DP: Working that way, did you find consistency to your own characters that made it easier?
JL: We all tried to keep it fairly grounded.
TK: I was trying to keep it grounded and real so it wouldn’t come across as schizophrenic. So I knew that if Justin and Jess’s characters are being too funny, then we were never going to find our way back to Ramsey’s story, which is more serious.
TL: I think the overall note we got from Ted is that we shouldn’t play it too goofy.
Except for the wedding scene when Lumpy is out of control.
TK: Well, Lumpy is superdrunk but still grounded!
TL: It was an intentional misdirect to where you wanted viewers to go.
Q: Since some of you didn’t have many scenes together, how did you bond?
JL: Jess and I got to the set a couple of days early and we hung out and connected very quickly. Then the others arrived.
TL: The first thing we did was go to a zombie bar and drink some chartreuse.
JL: Minnesota has great bars and restaurants.
JW: We ate so much. I felt we were constantly eating.
TL: Jess and I had rooms nearby in the hotel and our doors were always open. It was like summer camp.
AT: Going to a Twins game was really fun.
TL: What Twins game? I wasn’t invited! But we did go see a Prince cover band.
DP: Ted, you come from Minneapolis. Is there a Minneapolis sensibility that pervades through the movie?
TK: It pervades through my life. This film is kind of my postcard to my hometown. Minneapolis–actually Minnesota–is so Scandinavian and I am too, so that comes across. There are just certain things about some of the characters that wouldn’t be as big of a deal if the film took place in New York.
DP: For example?
TK: For example, I don’t think Shelley Long’s character would care so much about someone dying at her daughter’s wedding if she were a New Yorker. She wouldn’t think it was a stain on the family and worry that people were talking about it. But she’s from the Midwest so she can’t get over that her daughter’s perfect wedding was ruined. Shelley is from the Midwest, so she slid into that role very nicely.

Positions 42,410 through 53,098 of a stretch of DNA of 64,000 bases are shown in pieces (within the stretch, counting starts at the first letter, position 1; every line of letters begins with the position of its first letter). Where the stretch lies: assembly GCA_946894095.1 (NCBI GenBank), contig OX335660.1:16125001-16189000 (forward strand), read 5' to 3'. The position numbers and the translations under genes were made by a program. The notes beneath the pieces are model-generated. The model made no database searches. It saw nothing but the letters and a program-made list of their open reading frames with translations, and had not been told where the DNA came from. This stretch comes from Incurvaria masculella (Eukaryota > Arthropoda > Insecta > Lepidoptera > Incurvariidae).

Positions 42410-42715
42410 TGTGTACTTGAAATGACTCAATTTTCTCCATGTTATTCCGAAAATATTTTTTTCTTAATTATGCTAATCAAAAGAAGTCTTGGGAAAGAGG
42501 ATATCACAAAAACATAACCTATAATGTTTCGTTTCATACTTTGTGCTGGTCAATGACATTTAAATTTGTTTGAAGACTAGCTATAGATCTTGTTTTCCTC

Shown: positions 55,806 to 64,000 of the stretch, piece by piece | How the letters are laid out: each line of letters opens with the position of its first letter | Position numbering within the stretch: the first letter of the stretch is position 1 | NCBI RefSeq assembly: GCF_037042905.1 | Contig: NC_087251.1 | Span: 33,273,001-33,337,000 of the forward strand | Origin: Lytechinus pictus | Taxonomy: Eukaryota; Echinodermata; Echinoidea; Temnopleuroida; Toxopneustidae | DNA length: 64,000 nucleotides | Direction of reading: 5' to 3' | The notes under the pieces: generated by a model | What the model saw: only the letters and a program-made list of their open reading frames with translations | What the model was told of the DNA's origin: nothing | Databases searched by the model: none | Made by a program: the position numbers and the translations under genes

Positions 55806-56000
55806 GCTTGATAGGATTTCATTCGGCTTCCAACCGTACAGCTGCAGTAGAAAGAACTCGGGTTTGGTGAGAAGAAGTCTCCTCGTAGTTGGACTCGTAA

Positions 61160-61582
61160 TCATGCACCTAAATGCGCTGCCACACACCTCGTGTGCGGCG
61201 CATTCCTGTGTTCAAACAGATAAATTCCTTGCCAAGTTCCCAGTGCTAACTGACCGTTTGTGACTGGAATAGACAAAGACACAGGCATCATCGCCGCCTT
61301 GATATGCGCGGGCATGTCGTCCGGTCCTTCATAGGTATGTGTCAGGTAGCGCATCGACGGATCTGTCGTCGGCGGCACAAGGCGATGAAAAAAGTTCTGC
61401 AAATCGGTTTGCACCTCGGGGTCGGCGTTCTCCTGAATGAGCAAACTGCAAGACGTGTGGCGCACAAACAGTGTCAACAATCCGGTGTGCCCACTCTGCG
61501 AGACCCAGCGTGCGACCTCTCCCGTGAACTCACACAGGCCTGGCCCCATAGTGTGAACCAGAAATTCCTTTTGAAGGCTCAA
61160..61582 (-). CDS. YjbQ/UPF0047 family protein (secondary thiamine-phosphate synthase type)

DP: I’d say there’s a gentleness found in the four lead characters that can be traced to your being from Minneapolis.
TK: Maybe. Jess, you played your character with a lot of sweetness and you don’t always play sweet characters.
JW: There’s a politeness in Minnesota. You say “Hi!” to strangers and there’s a social etiquette that isn’t everywhere else.
JL: There is a sweetness, you’re right. You see it every day. The people are unbelievably friendly and it can be a little bit disarming when you’ve lived in New York or LA for so long. You think there’s some kind of agenda. “Hello? What do you mean by that?”
TL: I’m from Canada and I think there’s a Canadian-Minnesotan kinship–bearded, hard-drinking, big hearts.
Q: Ted, I know it was rough filming in cold Minnesota, but was it beneficial otherwise?
TK: In Minnesota, you get huge tax incentives and it’s inexpensive to shoot there. And there is no next door neighbor who would fire up his lawnmower and want you to pay him fifty bucks to shut it off! The attitude was so positive. The crew was by and large non-union and after doing a ton of commercial work there they were so excited to be working on a feature film. I just had to choose my cinematographer, editor, and other people carefully. There are so many fantastic, talented people working in the indie world so I never felt I was working on a dime budget.
TL: Neither did the actors.
AT: What really makes a good shoot is when everyone wants to be there and do a good job and is excited to tell the story. I’ve had experiences working on films since making Best Man Down and I look back and say that the budget on that was much lower but it was so much nicer.